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|Thursday, July 26, 2012|
BY LINDA BAKER
Suddenly, online higher education startups are all the rage.
In the past six months, at least seven such startups have launched or announced funding. And these aren’t just any startups—the majority are spinoffs created by professors or administrators affiliated with some of the nation’s most prestigious universities.
Founded by Stanford University faculty, Coursera, which has raised more than $16 million in funding, aims to bring top tier classes to the masses—for free. Udacity, another Stanford spinoff, has similar goals. Aiming to bring Harvard quality education to those who can't afford Harvard tuition, the Minerva Project is chaired by former Harvard president (and U.S. Treasury Secretary) Larry Summers. This past spring, Minerva announced that it raised $25 million from Benchmark Capital, the largest seed financing in that firm's history.
Once considered the lowly stepchild of higher ed, online education has been catapulted into the big leagues, with many of the massive open online classes offered by the new startups attracting upwards of 100,000 students. As the buzz grows, many universities, which have historically been reluctant to adopt online learning platforms, seem to be jumping on the bandwagon. Coursera, for example, has already partnered with the California Institute of Technology, Duke University, Georgia Institute of Technology, Johns Hopkins University, Rice University, UC San Francisco, University of Washington, University of Illinois Urbana-Champaign and the University of Virginia.
Will Oregon universities, already facing a slew of education reforms, partner with the new startups? Will the state join the online spinoff craze? Are these private companies a threat to Oregon universities? Or will private sector online solutions help bring an end to an ignominious era in higher ed—an era marked by endless budget cuts and skyrocketing tuition costs?
For a few initial thoughts, I turned to Dave King, associate vice provost for outreach and engagement at Oregon State University, (where 10,000 students take classes online annually), Lisa Templeton, executive director of OSU’s extended campus, and Steve Brown, who sits on the Marylhurst University Board of Trustees and is the former president of KC Distance Learning, the country’s largest middle and high school online learning company. (Brown, on vacation in Italy, responded via email).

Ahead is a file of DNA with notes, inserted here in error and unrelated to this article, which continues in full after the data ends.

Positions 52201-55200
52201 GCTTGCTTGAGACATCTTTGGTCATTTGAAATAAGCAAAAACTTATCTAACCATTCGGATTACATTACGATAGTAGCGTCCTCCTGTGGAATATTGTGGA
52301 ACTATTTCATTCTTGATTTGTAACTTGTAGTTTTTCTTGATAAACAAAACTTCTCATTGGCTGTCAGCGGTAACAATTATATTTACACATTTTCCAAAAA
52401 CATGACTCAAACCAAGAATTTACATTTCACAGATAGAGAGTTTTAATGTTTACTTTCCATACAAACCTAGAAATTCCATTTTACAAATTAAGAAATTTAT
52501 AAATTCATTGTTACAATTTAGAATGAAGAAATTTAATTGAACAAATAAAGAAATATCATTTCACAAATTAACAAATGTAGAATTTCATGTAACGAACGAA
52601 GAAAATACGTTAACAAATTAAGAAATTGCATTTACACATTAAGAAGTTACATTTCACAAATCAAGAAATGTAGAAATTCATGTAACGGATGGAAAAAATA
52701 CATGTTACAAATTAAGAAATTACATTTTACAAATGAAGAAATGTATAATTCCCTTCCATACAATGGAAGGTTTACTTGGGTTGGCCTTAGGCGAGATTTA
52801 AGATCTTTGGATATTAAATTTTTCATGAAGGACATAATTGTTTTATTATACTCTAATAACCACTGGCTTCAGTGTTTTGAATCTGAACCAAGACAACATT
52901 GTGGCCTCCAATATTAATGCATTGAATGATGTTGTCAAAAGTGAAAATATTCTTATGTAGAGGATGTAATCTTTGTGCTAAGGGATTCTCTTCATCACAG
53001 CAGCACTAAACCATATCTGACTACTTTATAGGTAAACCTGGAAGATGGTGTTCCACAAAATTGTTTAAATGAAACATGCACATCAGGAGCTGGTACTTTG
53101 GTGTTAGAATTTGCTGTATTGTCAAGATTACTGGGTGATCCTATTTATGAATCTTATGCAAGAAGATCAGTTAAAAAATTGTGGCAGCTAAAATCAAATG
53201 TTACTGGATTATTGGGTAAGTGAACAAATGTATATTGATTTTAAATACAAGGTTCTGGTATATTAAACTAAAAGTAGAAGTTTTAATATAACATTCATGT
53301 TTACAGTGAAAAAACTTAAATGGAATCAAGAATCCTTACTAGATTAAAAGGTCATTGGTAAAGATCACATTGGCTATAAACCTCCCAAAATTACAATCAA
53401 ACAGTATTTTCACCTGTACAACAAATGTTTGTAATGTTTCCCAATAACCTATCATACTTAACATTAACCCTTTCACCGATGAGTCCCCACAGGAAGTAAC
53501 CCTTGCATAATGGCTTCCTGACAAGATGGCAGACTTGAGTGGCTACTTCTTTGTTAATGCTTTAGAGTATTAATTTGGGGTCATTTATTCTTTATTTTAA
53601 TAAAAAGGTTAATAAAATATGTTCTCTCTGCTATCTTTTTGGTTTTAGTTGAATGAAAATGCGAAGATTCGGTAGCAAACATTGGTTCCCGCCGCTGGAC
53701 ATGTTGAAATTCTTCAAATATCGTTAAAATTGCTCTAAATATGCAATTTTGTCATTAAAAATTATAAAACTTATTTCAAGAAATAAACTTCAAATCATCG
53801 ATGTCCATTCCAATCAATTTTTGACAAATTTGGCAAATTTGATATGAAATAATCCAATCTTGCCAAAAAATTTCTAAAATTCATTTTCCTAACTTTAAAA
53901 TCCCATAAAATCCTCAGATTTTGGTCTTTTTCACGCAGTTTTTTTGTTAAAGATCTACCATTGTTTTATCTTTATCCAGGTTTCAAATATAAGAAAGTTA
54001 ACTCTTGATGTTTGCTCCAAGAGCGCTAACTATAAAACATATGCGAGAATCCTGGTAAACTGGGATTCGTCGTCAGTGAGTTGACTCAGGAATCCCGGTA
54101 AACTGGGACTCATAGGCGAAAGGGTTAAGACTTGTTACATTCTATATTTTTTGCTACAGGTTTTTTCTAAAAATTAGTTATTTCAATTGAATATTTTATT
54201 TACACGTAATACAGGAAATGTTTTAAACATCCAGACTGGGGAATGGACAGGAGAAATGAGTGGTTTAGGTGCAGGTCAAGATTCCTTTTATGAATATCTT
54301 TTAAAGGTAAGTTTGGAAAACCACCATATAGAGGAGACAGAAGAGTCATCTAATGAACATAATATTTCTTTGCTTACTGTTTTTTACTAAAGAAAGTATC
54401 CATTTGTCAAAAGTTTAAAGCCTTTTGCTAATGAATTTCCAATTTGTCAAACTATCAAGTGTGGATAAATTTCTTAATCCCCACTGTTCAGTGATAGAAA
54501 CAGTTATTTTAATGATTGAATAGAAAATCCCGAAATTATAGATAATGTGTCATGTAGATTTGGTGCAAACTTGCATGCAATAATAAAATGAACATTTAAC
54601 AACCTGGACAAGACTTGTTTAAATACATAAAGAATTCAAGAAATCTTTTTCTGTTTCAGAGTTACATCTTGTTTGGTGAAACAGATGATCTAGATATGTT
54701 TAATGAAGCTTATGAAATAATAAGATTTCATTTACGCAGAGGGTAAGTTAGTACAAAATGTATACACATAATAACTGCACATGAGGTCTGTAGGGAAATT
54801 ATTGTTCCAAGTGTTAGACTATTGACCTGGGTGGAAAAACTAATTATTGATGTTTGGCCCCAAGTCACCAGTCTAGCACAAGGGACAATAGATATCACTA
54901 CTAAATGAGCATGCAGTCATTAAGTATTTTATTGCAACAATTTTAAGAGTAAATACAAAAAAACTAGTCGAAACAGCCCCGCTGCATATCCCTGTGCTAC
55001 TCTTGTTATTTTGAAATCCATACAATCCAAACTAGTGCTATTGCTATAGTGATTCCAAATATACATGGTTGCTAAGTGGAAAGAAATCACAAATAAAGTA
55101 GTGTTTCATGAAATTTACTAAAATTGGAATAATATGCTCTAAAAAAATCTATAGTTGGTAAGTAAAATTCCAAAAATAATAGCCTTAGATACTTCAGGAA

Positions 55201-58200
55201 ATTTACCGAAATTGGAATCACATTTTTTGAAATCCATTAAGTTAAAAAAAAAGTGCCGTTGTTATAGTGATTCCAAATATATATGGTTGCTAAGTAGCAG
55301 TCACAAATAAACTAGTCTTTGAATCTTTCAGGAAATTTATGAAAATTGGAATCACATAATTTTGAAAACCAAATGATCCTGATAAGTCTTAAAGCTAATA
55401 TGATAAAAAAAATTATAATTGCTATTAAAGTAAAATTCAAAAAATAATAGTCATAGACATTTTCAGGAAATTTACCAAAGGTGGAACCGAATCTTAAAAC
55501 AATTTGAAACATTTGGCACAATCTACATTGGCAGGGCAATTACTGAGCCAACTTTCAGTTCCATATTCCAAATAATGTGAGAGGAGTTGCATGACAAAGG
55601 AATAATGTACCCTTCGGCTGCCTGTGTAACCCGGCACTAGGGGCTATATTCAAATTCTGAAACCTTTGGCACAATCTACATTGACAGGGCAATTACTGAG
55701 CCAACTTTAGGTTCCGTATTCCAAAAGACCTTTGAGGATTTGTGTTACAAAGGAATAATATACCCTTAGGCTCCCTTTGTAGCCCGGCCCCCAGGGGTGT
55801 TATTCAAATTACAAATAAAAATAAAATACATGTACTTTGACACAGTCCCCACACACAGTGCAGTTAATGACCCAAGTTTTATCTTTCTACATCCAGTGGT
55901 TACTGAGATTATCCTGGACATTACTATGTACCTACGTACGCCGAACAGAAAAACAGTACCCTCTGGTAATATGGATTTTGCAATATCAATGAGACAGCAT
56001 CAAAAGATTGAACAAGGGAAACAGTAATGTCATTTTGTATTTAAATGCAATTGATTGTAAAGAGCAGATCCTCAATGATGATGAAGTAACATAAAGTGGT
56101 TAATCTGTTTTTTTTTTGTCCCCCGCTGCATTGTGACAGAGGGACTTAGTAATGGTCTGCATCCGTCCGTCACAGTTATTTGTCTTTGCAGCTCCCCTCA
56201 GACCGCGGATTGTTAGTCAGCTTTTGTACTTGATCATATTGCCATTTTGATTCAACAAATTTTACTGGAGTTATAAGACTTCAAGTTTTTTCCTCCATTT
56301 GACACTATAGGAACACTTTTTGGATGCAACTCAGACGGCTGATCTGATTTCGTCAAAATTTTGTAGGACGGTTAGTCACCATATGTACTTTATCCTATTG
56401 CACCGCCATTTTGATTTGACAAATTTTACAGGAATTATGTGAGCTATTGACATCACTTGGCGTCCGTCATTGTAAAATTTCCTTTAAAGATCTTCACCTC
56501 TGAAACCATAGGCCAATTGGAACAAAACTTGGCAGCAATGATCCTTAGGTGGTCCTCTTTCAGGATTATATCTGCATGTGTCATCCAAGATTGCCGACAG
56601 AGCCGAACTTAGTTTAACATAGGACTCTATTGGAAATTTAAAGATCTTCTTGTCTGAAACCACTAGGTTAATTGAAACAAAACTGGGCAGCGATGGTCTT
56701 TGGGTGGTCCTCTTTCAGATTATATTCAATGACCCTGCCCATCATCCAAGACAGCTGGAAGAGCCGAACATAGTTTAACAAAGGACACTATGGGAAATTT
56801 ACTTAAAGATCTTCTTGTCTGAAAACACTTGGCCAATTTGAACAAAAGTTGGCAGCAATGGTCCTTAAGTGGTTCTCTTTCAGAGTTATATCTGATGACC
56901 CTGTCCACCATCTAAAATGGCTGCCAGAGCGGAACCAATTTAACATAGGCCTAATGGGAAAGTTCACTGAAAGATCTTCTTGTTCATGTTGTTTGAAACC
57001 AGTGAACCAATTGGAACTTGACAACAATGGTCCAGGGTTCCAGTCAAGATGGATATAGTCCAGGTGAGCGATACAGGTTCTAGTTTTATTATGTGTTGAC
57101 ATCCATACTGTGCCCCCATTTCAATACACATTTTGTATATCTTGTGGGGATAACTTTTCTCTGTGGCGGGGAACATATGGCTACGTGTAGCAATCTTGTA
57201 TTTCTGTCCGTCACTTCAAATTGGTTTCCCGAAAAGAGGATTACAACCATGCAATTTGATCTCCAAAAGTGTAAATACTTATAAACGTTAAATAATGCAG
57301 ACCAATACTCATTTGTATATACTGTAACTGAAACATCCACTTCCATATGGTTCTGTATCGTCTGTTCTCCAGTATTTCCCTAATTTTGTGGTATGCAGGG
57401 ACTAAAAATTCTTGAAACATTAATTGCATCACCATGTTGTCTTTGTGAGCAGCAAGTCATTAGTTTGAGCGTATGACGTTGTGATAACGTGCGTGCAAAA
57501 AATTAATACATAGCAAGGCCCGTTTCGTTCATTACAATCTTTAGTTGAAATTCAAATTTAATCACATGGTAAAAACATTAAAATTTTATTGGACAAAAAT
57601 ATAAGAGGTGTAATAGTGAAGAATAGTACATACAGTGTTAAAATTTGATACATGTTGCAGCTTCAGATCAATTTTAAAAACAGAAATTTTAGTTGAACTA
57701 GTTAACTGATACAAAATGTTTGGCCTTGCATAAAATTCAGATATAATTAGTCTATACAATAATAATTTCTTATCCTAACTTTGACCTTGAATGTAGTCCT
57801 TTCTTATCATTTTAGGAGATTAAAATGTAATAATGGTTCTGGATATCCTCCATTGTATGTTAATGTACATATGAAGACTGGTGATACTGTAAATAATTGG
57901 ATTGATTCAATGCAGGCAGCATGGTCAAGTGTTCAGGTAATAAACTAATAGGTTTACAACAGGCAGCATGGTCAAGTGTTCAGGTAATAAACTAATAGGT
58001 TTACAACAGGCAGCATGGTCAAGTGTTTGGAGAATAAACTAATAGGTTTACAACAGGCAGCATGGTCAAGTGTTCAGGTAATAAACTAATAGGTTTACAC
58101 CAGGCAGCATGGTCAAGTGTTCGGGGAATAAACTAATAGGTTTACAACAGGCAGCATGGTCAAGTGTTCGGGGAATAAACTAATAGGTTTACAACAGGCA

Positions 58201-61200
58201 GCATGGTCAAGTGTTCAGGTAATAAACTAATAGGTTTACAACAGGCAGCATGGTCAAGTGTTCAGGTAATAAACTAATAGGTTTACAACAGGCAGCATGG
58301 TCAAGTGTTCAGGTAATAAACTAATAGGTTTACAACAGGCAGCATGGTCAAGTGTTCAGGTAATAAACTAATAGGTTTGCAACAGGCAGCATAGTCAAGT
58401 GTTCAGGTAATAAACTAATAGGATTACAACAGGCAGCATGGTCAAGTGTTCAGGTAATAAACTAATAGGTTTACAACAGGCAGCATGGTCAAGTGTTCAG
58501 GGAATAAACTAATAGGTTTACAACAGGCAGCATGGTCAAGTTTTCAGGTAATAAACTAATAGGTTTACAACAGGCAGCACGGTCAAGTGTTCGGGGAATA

OB: What does the surge in the number of pedigreed online education startups mean for Oregon universities?
King: I think it’s fascinating. We’ve been watching the massive online courses develop and I’m really pleased that it has opened the conversation. But the fact that the big guns are stepping up to this is possibly a two-edged sword. If you have 160,000 students in a (Coursera) class and you don’t create a truly engaging and interactive class then we’ll see some backsliding. At OSU, we’ve been working really hard to use quality as our goal: student to student interaction, student to instructor interaction. I don’t know that all of those interactions happen effectively in a 160,000 student class.
There is a potential advantage for us in having major institutions with large samples test some things. We’re watching that very closely. Coursera and others have said upfront they are going to have to embed some level of automated understanding of how students are performing.
OB: Historically, online education has been stigmatized as a lesser form of learning. Will the new startups help mainstream online learning, and how do the classes offered by the startups compare with new university led online initiatives?
Templeton: Online classes still have that stigma with faculty, but it has shifted. Their image of online is outdated. With the new technologies available, it’s really exciting.
King: We have started looking at open courseware, but are looking at it from the other side Instead of a one size fits all, we've been working on open learning modules...in which we deconstruct courses into individual learning objectives, then make learning modules available as open courseware.
We are also investing in online degree programs. Six years ago, we had four full degree programs online. Now we're at 30 degree and certificate programs online with two or three more on the books for the coming year.
Brown: Universities need to be aggressive in exploring different ways online education can impact current models - and not just offer fully online courses. Blended models will ultimately transform higher ed. Oregon universities are largely behind. Smaller, regional and less selective universities need to be most aggressive as they are at most risk.
OB: Will the new startups offer a solution to the budget crises facing higher ed? Will Oregon universities seed a new crop of education startups?
Brown: I believe we will see a surge of new start ups nationally. Unfortunately, Oregon is not well positioned—there is much more activity at the K-12 level.
King: We’re having that conversation about greater efficiencies. The big question is what is the level and ability to monetize the process. The monetization model at this point has to be done as some kind of a spinoff. We are on the doorstep of a brave new world here. In that new world, we’re going to see significant amount of interaction between the public and private sectors.
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